Global environmental group, Greenpeace is leading a number of activists insisting there are legal implications to the move by the UK government to conduct 100 licensing round.
In the main, Greenpeace is asking a High Court to issue a judicial review on whether the UK’s massive oil and gas licensing round – expected to produce over 100 new licenses – passed the climate impact test.
Last September, the short lived government of Liz Truss paved the way for over 100 new oil and gas licenses in the UK North Sea as the UK focused on its energy security.
Early in October, the North Sea Transition Authority (NSTA) – the UK’s oil and gas regulator – launched the 33rd offshore licensing round, inviting applications for licenses to explore and potentially develop 898 blocks and part-blocks in the North Sea, which may lead to over 100 licenses being awarded.
The UK government said Britain’s energy security will be “significantly boosted” with the launch of the 33rd licensing round.
“Authorities will be looking at operators starting production after license awards as quickly as possible, and in order to encourage that, the NSTA has identified four priority cluster areas in the Southern North Sea.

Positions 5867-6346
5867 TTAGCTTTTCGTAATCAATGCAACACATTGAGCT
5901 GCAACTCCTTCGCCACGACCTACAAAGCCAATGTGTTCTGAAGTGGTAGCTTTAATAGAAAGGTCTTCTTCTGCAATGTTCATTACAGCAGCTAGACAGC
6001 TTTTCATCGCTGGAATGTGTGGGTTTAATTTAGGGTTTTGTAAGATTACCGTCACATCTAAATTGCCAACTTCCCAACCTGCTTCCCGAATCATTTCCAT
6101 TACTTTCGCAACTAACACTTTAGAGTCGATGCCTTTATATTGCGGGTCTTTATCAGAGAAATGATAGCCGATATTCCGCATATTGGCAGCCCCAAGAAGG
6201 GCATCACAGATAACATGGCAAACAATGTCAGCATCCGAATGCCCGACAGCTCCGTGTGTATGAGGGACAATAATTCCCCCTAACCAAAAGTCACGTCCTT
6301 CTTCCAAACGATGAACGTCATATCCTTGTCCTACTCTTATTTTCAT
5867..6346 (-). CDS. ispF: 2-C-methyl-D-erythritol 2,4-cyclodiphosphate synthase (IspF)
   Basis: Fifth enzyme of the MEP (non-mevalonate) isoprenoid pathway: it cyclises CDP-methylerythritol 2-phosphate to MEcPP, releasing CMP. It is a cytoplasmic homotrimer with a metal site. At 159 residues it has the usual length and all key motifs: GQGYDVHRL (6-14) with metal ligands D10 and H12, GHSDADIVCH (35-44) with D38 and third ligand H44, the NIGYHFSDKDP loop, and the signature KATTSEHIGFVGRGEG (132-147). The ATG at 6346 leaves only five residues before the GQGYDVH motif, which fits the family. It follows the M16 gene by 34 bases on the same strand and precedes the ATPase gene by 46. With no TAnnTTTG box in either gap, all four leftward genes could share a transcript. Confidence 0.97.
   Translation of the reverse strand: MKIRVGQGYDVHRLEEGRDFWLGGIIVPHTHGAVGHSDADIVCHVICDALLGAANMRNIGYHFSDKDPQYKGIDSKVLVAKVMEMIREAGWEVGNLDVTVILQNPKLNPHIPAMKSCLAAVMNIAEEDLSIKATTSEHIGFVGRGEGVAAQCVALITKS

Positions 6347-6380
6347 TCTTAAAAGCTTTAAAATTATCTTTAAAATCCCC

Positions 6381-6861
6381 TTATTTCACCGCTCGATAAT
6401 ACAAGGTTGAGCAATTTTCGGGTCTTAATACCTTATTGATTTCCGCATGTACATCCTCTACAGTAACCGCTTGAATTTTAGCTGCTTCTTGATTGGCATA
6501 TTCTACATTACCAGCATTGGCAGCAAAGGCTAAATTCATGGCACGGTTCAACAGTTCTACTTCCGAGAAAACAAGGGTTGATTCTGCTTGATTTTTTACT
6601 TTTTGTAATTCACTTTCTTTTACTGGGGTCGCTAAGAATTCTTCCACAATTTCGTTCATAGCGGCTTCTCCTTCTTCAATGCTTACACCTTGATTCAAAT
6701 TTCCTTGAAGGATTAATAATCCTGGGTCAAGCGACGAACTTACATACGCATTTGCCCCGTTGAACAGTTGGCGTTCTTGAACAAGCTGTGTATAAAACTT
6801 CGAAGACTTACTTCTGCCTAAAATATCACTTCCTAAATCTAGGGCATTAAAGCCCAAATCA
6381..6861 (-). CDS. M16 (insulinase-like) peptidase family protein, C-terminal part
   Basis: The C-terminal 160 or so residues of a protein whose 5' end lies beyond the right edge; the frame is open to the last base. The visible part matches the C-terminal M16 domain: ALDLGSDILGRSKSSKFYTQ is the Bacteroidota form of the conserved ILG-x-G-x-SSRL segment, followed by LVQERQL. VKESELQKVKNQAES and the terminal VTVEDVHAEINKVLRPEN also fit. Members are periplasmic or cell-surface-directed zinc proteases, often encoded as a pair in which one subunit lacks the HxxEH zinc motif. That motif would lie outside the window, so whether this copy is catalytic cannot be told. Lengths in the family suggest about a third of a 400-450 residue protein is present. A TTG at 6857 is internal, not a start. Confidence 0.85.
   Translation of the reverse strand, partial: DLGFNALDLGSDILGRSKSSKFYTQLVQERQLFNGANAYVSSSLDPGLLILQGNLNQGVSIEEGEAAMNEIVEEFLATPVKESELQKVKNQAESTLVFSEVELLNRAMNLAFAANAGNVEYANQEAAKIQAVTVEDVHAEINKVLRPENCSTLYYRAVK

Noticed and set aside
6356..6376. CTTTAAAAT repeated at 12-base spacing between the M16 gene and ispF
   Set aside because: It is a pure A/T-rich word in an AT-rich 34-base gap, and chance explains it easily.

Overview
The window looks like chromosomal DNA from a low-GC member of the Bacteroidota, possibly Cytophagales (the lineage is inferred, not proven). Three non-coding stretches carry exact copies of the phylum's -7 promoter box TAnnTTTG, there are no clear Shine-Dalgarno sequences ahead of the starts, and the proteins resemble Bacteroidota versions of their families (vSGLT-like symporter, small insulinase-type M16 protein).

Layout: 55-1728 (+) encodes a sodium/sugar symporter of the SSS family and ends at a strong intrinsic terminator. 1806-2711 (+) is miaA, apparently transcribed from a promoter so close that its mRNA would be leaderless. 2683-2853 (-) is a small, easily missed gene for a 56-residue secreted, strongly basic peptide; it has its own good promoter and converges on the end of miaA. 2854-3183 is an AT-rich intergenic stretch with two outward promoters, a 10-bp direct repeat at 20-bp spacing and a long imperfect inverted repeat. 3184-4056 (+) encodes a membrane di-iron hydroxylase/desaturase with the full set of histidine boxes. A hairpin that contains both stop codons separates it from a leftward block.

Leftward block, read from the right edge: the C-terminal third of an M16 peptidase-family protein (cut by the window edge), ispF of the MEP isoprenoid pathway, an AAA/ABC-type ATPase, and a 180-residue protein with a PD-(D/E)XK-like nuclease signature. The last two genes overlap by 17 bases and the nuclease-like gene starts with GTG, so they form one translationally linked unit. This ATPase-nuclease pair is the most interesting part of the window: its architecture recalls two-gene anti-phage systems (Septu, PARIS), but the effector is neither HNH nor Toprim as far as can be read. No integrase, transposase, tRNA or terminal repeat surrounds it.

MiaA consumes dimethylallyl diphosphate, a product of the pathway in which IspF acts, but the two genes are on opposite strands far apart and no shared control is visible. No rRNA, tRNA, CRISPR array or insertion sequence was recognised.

“Those areas have known oil and gas reserves, are close to infrastructure, and have the potential to be developed quickly. The authority will seek to license blocks in these areas ahead of others,” the North Sea Transition Authority said yesterday
The application period will run until January 12, 2023, and the first licenses are expected to be awarded in the second quarter of 2023, the Authority said.
A Financial Times yesterday quoted Mr. Phillip Evans, oil and gas campaigner with Greenpeace UK, saying there is a legal challenge to the licensing round. “These licences are a complete disaster,” he said
He argued that in allowing the massive licensing round to proceed, the UK government has “failed in its legal duty to properly assess their climate impact.”
Two other climate campaign groups, Friends of the Earth and Uplift, have also called on the UK’s Business Secretary Grant Shapps to reverse the decision for the licensing process of his predecessor Jacob Rees-Mogg, saying that the approval of the licensing round was “unlawful”.